Oxford University leading research on programmable nucleic acid drugs

Oxford University leading research on programmable nucleic acid drugs
© shutterstock/Gorodenkoff

A consortium led by the University of Oxford researchers has been awarded £8m of funding to unlock the potential of programmable nucleic acid drugs. 

Programmable nucleic acid drugs rose to relevance during the pandemic, with billions of doses of mRNA vaccines being delivered globally. These types of drugs offer significant potential to address unmet clinical needs in many areas of human health in addition to vaccination.  

The UKRI, LifeArc and the Nucleic Acid Therapy Accelerator (NATA) via the Nucleic Acid Therapies (NAT) have received funding that is expected to transform personalised medicine because they can be tailored to the DNA sequences of individual patients.  

What are programmable nucleic acid drugs? 

Programmable nucleic acid drugs can achieve long-lasting or potentially curative effects through gene inhibition, addition, replacement or editing. They have great potential to treat human diseases such as cancers, viral infections, and genetic disorders due to unique characteristics that make it possible to approach undruggable targets using classical small molecules or protein/antibody-based biologies1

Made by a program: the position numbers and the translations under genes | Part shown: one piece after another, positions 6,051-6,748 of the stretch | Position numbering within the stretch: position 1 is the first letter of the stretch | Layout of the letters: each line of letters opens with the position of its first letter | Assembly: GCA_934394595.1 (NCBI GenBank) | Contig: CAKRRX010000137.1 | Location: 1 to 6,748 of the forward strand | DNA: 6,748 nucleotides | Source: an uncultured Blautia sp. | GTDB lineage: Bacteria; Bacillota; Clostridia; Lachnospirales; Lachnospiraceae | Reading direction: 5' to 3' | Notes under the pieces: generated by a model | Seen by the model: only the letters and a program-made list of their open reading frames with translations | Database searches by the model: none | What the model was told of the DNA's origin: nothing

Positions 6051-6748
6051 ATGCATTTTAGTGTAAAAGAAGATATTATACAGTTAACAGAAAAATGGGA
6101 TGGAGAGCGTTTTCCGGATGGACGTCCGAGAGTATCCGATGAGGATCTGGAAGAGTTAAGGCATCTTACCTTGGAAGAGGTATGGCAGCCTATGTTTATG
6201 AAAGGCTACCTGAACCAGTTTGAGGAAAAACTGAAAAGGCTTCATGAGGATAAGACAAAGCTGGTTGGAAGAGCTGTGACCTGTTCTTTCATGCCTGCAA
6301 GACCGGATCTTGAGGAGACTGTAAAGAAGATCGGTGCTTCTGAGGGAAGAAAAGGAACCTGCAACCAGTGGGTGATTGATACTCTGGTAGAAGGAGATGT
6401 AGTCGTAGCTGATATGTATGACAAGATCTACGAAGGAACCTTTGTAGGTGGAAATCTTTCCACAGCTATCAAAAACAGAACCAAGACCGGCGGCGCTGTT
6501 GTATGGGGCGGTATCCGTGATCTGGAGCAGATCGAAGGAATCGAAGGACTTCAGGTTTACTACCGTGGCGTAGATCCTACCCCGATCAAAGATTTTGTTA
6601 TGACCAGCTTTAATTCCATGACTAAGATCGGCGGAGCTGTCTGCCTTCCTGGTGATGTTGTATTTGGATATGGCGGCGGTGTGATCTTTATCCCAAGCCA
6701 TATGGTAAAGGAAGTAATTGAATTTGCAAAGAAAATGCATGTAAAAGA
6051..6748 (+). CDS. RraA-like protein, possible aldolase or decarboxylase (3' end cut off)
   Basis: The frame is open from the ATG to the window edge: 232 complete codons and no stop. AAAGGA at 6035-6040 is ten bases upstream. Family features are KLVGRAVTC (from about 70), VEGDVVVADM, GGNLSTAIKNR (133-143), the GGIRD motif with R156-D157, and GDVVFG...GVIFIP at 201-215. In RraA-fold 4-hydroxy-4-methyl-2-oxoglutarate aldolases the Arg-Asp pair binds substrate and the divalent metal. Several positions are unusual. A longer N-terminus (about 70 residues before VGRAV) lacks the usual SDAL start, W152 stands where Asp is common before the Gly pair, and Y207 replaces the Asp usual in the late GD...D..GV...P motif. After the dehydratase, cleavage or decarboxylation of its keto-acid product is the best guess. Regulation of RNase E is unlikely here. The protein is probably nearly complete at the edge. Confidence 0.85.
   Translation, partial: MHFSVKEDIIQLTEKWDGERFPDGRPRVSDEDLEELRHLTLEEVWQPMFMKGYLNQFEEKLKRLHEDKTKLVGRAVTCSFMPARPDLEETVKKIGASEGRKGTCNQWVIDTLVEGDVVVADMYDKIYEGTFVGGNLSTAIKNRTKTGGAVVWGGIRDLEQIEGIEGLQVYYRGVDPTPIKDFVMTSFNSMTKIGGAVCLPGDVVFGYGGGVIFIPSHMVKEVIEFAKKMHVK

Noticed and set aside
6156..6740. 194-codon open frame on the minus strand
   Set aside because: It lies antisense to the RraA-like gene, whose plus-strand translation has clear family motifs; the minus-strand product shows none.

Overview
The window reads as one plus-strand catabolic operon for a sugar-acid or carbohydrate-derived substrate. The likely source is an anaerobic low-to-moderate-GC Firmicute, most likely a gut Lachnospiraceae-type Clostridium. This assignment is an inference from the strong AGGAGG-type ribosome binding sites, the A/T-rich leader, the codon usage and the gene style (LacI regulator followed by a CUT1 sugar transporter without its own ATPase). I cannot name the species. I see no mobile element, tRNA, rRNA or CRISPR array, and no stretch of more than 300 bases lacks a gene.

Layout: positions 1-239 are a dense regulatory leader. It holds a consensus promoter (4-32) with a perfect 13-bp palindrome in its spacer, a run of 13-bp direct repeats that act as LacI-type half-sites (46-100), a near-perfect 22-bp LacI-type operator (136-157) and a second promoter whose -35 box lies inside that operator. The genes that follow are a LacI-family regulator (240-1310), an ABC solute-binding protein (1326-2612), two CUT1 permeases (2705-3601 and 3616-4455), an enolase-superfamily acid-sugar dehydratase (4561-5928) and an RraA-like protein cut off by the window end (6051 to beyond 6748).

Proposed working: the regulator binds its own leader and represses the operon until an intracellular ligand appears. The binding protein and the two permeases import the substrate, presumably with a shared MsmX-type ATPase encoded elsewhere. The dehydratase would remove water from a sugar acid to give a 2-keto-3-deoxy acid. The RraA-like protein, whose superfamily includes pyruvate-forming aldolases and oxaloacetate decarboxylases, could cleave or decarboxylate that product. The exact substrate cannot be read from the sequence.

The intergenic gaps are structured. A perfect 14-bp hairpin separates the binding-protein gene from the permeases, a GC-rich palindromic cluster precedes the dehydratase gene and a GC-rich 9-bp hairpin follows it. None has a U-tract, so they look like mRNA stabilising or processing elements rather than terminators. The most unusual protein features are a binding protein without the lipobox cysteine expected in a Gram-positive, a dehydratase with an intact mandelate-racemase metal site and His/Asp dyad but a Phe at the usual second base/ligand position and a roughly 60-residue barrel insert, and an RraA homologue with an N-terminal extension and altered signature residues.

Multiple programmable nucleic acid drugs have been approved for use in Europe and the US, but it is still challenging to safely deliver the drug to the organ or tissue where it is needed, especially the brain, heart and muscle. The NATA Delivery Research Challenge was launched to overcome delivery obstacles to fulfilling the potential of this emerging class of drugs.  

Professor Matthew Wood said: “This major award gives an outstanding international consortium the opportunity to focus on key scientific challenges in safely and specifically delivering nucleic acid therapeutics to diseased tissues. Our vision is to accelerate development of this field and bring about a transformation in the use of nucleic acid drugs to benefit patients affected by a wide range of rare and common diseases.” 

An international group of researchers will work together on this project

The consortium includes an international group of academic experts in NAT chemistry, delivery and toxicology, and three key industry partners: AstraZeneca, Silence Therapeutics and Ionis Pharmaceuticals, which has five NAT drugs that have received regulatory approval globally. A team of Oxford University researchers will work with other institutions including University of Cambridge, University College London, King’s College London, Mary Lyon Centre at MRC Harwell, Rosalind Franklin Institute, University of Massachusetts Medical School and Karolinska Institute. 

Sir John Bell, Oxford’s Regius Professor of Medicine, said of the award: “This highly innovative programme aligns with the national priority to build capacity in nucleic acid therapeutics for human health, highlighted in the UK government’s Life Sciences Industrial Strategy and its substantial investment in the Nucleic Acid Therapy Accelerator. A number of nucleic acid drugs have been approved by regulators in recent years. The TransNAT consortium of internationally leading pharmaceutical and academic researchers, led by Oxford, will work to overcome the challenges of targeted drug delivery and drive growth in this important therapeutic area.” 


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